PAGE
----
it serves to make the ecstasy required 

where its famed function is desired -- and she
commends its eminent ability.

Thursday, October 8, 2015

Ladrón de escena

The recently released Disney "based on a true story" movie McFarland, USA featured a number of Hispanic actors and actresses.   One of them, who played the nail artist and cosmetician character Lupe, caught my eye, as she also had a part in a number of episodes of Royal Pains last season.

The name of the actress is Martha Higareda.

She is Hot, in the cute sexy way that makes Hot really appealing. I'm not sure if caliente is actually the right word to use to describe in Spanish, but if it is, she's muy caliente.

She is also available desnudo, if you try looking for that.

As Lupe in the movie:

And some glamor shots:

A big boom from Popo

The big rumbling volcano near to Mexico City, Popocateptl, exploded with a big cloud of ash on October 7, 2015.

Great video capture of the explosion:

There should be a "no gun" list

You know, increasingly we're seeing signs that psychologically disturbed individuals commit the multiple massacre crimes with guns that have been so disturbingly on the increase recently. Now, what I'm going to suggest doesn't do anything about the day-to-day crime-related gun violence that is taking a its own toll, neither does it do anything about domestic violence that leads to gun wounds and death.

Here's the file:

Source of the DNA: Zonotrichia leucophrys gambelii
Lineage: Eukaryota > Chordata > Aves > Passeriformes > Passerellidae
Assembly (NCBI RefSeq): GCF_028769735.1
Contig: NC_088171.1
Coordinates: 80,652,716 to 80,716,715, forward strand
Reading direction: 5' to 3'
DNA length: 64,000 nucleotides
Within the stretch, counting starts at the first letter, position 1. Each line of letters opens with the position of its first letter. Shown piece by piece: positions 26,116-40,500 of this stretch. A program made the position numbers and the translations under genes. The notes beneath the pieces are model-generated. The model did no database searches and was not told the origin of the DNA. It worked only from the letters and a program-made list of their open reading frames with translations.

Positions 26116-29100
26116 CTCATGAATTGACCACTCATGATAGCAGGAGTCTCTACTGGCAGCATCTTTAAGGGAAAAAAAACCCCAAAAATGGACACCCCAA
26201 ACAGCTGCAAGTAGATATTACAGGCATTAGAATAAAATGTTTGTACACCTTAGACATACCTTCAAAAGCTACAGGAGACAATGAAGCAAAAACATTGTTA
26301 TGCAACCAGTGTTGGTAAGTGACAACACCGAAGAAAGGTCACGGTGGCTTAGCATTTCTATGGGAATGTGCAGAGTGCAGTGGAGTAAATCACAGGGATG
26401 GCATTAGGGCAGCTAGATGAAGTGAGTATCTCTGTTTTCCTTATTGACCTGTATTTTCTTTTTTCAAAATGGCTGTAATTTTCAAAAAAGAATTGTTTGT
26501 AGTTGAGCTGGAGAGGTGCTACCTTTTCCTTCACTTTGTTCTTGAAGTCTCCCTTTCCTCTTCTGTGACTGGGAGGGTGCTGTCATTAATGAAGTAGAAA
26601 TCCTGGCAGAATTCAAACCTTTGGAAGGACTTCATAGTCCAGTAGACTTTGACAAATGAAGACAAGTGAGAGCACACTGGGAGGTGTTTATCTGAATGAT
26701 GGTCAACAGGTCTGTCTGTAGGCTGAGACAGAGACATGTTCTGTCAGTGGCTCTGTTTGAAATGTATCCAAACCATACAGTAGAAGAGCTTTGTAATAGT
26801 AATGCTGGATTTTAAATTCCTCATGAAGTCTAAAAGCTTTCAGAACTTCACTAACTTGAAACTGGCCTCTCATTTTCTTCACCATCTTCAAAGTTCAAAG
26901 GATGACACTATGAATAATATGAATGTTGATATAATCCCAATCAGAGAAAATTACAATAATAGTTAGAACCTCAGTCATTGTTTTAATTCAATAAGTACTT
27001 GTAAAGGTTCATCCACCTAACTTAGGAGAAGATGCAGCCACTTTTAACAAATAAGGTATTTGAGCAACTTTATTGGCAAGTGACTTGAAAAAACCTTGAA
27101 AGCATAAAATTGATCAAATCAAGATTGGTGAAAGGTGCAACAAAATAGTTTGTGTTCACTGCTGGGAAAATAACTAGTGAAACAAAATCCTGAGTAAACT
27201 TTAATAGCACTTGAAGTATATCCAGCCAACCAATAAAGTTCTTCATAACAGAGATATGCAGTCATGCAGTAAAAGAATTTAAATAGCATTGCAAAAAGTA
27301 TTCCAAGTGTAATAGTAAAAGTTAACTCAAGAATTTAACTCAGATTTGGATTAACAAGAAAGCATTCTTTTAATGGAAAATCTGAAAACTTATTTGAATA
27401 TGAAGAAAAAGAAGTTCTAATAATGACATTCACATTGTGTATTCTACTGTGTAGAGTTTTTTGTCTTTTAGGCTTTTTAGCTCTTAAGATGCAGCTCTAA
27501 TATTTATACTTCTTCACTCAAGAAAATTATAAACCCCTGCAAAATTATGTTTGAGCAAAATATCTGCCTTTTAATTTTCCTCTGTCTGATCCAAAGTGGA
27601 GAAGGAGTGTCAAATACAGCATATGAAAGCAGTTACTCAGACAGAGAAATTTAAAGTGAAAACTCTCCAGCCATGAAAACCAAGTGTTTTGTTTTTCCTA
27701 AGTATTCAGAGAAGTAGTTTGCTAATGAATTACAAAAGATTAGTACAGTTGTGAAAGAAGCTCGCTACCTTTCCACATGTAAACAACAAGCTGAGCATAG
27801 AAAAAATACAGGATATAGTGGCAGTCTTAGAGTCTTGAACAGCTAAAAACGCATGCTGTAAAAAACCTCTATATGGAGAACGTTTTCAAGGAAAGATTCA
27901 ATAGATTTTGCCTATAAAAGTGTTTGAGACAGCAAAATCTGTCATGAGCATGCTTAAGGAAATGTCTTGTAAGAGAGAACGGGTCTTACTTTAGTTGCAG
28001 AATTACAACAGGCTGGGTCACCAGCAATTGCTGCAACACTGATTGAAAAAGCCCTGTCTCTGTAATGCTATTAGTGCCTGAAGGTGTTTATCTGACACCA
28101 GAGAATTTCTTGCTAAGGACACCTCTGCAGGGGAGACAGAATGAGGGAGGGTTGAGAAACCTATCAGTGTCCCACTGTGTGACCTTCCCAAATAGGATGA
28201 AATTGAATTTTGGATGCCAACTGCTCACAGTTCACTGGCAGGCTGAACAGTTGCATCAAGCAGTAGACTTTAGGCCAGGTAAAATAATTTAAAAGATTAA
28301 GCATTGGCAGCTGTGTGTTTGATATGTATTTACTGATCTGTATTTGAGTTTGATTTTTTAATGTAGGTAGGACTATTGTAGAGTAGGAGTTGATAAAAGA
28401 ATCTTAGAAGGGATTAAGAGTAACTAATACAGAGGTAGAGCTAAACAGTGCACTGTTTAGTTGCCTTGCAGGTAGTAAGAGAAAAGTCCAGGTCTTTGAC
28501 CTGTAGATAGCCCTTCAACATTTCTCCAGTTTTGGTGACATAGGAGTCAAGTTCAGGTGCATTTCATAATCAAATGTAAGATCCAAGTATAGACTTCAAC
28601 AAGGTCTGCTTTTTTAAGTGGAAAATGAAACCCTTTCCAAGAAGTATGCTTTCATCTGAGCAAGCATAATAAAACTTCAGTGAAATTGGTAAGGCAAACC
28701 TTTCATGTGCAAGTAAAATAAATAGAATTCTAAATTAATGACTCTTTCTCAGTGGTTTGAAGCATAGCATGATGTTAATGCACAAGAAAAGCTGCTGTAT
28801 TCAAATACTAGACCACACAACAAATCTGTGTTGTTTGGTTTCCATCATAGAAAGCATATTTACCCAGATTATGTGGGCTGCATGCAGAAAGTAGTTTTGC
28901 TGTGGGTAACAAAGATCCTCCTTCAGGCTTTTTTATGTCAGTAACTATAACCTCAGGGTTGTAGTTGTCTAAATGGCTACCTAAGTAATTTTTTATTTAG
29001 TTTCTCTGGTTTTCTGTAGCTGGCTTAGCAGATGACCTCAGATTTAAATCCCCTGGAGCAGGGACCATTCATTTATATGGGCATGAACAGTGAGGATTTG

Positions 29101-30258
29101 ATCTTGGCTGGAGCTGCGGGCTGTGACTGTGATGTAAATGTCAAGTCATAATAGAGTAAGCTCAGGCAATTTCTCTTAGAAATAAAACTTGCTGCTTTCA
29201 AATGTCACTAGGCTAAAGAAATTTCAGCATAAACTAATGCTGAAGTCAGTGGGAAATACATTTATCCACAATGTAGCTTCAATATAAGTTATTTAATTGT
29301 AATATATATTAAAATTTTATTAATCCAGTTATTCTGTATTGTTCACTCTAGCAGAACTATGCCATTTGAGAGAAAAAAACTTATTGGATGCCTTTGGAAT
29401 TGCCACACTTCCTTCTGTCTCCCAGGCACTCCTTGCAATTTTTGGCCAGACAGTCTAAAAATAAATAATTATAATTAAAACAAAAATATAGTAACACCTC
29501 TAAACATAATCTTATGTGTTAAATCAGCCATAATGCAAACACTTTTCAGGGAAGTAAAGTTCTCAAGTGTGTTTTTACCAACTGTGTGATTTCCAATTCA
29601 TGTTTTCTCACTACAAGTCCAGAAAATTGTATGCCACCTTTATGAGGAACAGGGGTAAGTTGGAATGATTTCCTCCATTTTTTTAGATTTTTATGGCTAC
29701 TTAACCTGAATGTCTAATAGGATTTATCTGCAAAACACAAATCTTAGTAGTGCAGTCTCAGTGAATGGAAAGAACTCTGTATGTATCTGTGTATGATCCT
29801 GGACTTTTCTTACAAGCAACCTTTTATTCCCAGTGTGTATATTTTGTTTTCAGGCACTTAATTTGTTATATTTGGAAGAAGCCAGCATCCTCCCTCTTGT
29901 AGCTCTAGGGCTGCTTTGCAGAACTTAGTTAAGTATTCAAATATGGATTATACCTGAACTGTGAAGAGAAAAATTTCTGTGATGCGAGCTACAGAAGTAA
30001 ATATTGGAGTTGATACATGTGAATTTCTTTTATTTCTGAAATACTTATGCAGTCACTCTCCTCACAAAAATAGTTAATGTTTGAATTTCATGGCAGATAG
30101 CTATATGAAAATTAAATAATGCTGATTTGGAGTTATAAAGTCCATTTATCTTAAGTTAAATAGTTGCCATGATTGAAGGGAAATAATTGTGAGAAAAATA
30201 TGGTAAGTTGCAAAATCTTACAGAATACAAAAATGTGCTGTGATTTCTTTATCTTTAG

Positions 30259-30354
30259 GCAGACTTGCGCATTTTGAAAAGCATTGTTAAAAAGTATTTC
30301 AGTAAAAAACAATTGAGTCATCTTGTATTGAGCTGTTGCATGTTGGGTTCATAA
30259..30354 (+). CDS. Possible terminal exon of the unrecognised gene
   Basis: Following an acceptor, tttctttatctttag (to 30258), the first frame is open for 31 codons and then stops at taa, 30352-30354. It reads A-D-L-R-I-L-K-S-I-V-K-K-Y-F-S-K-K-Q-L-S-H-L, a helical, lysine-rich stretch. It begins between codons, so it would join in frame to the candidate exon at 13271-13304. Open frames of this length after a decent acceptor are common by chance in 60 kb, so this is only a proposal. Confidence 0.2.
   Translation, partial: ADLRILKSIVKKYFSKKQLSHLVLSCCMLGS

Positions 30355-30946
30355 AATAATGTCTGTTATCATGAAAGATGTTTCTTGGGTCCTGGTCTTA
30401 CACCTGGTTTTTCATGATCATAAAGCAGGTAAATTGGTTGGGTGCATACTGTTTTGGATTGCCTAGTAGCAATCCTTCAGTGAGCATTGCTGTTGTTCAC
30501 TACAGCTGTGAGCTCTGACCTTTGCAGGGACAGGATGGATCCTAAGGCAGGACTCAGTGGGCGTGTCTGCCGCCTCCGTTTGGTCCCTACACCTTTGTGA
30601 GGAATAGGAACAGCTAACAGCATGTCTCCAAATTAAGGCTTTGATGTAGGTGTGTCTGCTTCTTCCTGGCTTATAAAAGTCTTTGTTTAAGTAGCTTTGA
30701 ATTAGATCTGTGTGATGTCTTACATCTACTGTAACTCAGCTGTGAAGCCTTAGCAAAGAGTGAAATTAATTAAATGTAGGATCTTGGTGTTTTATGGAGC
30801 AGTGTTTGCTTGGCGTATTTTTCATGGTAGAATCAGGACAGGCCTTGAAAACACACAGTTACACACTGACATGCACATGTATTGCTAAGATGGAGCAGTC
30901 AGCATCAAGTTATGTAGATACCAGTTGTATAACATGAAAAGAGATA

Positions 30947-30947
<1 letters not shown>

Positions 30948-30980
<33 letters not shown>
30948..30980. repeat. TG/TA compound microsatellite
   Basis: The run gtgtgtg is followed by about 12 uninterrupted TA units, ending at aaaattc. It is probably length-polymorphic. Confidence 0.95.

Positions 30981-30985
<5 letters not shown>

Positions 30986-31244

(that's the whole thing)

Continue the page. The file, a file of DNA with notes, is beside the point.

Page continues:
No, this is about the multiple murders. Yes, there are background checks, supposedly. But I think that the psychological side of this issue could be implemented. If someone is on record as a) making threats, b) attempting or indicating a desire for suicide, c) expressing a desire to harm or injure another person, d) being a professed member of a group or groups that advocate violence toward a different group, e) having a psychological condition or having a family member with a known psychological condition, and f) writing a rambling manifesto expressing threats, endangerment, or hate for other people or groups -- their name should go on a basic "no gun" list. It means they can't buy guns and they can't have guns. If they have guns, they get taken away until they can show that they or the individual associated with them (with the psychological condition) pose no danger to the community.

So the "no gun" list would be the first list checked. If the name is on the list, they don't get a gun. If the name is on the list and they're found with a gun or guns, they get taken away. Simple.